Monday, March 23, 2009

It's Time for Heads IN and Hands ON

Today's post is written by Barbara Hughes, Co-Founder, ICC


It’s a long time since I’ve seen so many articles, webinars and interviews on the concept of trust, integrity and credibility. Given the current climate, that focus may not be surprising but not so long ago, companies and the people they employ were swept along in the wave of hard core metrics, analytics and data. Not that I refute them; we are champions of these drivers of business success. But, it’s hard to build confidence and enthusiasm in the future with those tools alone. What business leaders need right now is what Harvard Professor Ram Charan calls a “head in, hands on” approach. I think that’s an excellent blend of the soft skills and hard tools needed to survive now and to thrive when this economy turns around. We know that companies are conserving cash right now, so what can we do to improve the situation with the resources we have?


• Examine Strategy: nothing helps us feel that we have a handle on things more profoundly than knowing where we are going. It’s not enough to be an eternal optimist and put out the best case scenario but also worst-case and most likely scenarios, too. That’s where a tool like financial modeling can be a great facilitator to help with a “gut check”.

• Check Your Leadership IQ: it’s time to get back in the game. Remember the old axiom, MBWA, Managing By Walking Around? Instead of huddling in front of your laptop screen, huddle with your people; ask good questions and listen. Get back into operations: visit customers, find out what really goes on in the customer service/help desk environment. If you do it in a spirit of understanding, it will pay dividends. I’ve seen the employees of a client walk on air after their CEO visited their facility to find out how they are doing. Use the feedback to make immediate course corrections.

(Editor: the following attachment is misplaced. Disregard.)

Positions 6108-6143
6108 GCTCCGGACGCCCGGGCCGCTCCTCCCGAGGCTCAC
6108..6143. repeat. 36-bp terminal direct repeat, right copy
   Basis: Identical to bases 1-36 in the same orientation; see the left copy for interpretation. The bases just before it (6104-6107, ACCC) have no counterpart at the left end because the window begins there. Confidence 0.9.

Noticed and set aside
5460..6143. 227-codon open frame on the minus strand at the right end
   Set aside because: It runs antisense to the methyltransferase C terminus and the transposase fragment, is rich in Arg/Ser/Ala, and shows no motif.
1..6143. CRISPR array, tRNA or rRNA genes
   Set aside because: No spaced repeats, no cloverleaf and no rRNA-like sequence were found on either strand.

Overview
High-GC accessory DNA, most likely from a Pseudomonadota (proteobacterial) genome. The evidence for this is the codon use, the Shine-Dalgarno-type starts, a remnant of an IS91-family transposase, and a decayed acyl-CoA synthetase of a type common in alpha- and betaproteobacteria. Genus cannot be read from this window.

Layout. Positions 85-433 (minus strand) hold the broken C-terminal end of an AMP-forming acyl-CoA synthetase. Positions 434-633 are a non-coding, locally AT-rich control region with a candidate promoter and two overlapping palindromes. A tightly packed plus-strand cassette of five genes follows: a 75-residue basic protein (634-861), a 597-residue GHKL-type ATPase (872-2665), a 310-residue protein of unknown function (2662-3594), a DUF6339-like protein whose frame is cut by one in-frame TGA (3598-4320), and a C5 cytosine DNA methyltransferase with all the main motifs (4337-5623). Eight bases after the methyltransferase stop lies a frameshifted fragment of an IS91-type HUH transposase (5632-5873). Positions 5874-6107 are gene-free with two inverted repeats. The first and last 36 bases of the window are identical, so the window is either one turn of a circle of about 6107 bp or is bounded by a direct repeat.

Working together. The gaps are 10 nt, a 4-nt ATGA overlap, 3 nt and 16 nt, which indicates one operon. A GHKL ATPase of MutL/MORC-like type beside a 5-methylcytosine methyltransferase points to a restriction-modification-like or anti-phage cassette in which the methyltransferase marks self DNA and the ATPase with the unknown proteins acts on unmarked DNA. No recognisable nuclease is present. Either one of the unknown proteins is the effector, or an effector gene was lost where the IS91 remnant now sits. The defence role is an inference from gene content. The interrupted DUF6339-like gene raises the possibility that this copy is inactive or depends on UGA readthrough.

• How About That Culture? Right now, being proactive about the impact of the economic turmoil on the company’s results is essential. If hard decisions need to be made, being visible when layoffs happen, for example, will send a strong signal to remaining employees. Give them the facts or empower your direct reports to convey a consistent message. Understanding the reasons behind a decision, even if someone doesn’t agree with it, reduces the emotional toll that not knowing generates. Leaving HR to shoulder this burden alone does not build trust or credibility.

• Have Your Employees Checked Out?: according to a survey of the Corporate Executive Board members, 45% of employees are disengaged but they are doing something worse than leaving – they are STAYING! 70% of these CEB members will survey their employees in 2009 and that is great news, as long as what is being asked matters and someone will communicate what the company will do – and won’t do – with the results and why.

• Have Your Customers Checked Out?: what if those 45% of disengaged employees are “touching” your customers? How much of a hit is that to your bottom line? Every single interaction (yes, Accounting and IT count) adds up to the experience that you create. Survey data is essential but so is a visit or a phone call. I know that when we collect customer data for clients, we are ferocious about alerting them to a relationship that could be in jeopardy. Trust and credibility are only partially built by a well thought-out survey; most of it relies on a more personal touch.

Solid metrics coupled with the will to get our heads in the game and our hands dirty are what will build the tools and the skills to not only get through this downturn but will also position our companies to take advantage of the upturn.

What are your thoughts on this subject, please post a comment and share those with us!

2 comments:

Productivity Guy said...

Hi Cathy,
Great article - just came across your blog today. Your MBWA comment is particularly striking.

I invite you to check out some of the free data found here: http://www.i4cp.com/company/downloads and here: http://www.i4cp.com/library/trendwatchers which may help you for future human capital articles (sorry for the quasi-blog spam, didn't see a contact form)

Erik

Cathy Missildine-Martin, SPHR said...

Erik:

Thanks very much for your comment and for the links. Let’s keep the conversation going as we believe this issue and others like it should be topic #1 right now. We might not be able to spend a lot of money on new initiatives but as Richard Branson said when starting up Virgin Airways, “modest resources and high aspirations make for great innovation”.